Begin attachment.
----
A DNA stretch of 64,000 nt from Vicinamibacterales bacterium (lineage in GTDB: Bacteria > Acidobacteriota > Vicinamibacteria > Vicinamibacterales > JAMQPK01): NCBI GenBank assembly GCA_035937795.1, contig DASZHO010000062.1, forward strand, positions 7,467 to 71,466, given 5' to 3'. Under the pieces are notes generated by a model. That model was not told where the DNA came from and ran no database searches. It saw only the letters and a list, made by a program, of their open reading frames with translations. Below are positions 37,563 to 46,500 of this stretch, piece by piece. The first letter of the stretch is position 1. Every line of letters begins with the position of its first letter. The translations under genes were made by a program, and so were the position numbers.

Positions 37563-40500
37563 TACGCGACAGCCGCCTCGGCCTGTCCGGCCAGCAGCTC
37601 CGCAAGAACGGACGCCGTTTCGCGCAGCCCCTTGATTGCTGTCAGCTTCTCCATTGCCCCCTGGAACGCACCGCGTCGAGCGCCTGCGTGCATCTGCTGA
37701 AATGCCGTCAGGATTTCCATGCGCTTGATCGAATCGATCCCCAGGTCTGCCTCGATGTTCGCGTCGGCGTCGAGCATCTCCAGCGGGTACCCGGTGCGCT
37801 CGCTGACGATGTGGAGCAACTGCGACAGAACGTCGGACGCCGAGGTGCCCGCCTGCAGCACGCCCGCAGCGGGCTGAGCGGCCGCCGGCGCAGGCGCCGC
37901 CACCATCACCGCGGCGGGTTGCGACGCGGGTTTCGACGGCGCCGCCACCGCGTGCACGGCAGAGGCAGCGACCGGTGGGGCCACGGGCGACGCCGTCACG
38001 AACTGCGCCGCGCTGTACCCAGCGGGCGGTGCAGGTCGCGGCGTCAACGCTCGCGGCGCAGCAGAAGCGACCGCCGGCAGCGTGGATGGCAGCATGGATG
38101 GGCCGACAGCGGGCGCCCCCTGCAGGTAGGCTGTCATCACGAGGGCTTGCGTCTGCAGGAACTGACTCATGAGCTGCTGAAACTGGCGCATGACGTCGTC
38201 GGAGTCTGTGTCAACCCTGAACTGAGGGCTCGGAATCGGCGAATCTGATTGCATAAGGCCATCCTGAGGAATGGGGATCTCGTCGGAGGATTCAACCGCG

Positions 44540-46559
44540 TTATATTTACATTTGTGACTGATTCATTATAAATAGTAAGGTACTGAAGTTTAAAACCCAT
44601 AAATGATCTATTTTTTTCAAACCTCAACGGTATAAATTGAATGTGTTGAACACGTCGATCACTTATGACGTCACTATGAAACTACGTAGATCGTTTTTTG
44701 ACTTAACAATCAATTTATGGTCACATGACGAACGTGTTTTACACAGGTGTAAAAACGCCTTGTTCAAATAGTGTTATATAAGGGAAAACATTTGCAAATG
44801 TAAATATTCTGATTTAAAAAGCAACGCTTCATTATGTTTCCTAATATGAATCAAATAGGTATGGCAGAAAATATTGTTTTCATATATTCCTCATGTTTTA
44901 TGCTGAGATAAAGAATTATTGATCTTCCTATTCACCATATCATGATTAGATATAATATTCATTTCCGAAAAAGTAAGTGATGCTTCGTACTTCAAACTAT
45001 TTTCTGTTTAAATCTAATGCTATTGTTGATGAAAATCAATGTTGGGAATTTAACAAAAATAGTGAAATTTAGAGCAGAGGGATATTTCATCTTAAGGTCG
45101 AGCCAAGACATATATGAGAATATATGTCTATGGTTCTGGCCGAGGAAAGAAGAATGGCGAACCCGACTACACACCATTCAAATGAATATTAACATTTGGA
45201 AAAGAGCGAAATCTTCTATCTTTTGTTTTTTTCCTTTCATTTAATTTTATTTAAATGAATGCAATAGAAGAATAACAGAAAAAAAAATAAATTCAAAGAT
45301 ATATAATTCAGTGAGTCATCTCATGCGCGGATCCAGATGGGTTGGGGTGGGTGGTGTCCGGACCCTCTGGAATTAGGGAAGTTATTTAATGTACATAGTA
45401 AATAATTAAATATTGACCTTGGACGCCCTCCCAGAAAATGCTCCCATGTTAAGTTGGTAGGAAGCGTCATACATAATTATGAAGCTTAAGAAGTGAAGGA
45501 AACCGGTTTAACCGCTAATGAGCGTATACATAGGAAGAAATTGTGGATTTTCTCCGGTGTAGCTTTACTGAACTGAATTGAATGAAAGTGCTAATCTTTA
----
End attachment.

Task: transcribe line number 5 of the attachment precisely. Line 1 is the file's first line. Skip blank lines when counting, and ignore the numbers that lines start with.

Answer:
37701 AATGCCGTCAGGATTTCCATGCGCTTGATCGAATCGATCCCCAGGTCTGCCTCGATGTTCGCGTCGGCGTCGAGCATCTCCAGCGGGTACCCGGTGCGCT